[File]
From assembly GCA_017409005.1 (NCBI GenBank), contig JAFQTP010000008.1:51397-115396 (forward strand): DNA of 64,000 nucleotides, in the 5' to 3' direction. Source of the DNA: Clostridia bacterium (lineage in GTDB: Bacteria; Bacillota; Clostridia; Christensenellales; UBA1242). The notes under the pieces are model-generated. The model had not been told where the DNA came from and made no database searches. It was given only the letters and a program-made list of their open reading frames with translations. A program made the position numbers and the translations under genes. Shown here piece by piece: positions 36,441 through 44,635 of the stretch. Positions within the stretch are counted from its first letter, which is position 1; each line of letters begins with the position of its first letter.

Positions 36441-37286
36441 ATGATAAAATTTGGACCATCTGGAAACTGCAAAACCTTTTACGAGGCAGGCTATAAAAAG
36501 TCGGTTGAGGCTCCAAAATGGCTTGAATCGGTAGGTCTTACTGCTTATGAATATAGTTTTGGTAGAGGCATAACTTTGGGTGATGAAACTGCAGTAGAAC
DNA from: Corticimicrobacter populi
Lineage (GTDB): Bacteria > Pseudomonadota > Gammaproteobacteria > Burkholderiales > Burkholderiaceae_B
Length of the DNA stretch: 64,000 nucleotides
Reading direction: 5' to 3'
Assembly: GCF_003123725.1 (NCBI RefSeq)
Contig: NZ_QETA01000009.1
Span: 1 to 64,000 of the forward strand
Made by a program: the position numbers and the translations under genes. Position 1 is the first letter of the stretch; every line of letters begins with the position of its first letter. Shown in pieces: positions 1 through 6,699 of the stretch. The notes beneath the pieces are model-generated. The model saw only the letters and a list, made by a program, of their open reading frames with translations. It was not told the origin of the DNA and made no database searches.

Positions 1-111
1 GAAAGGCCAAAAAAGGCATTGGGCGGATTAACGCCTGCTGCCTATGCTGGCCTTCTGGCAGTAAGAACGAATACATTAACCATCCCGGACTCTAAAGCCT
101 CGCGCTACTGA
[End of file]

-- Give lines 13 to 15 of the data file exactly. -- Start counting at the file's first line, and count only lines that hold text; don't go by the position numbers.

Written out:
Positions 1-111
1 GAAAGGCCAAAAAAGGCATTGGGCGGATTAACGCCTGCTGCCTATGCTGGCCTTCTGGCAGTAAGAACGAATACATTAACCATCCCGGACTCTAAAGCCT
101 CGCGCTACTGA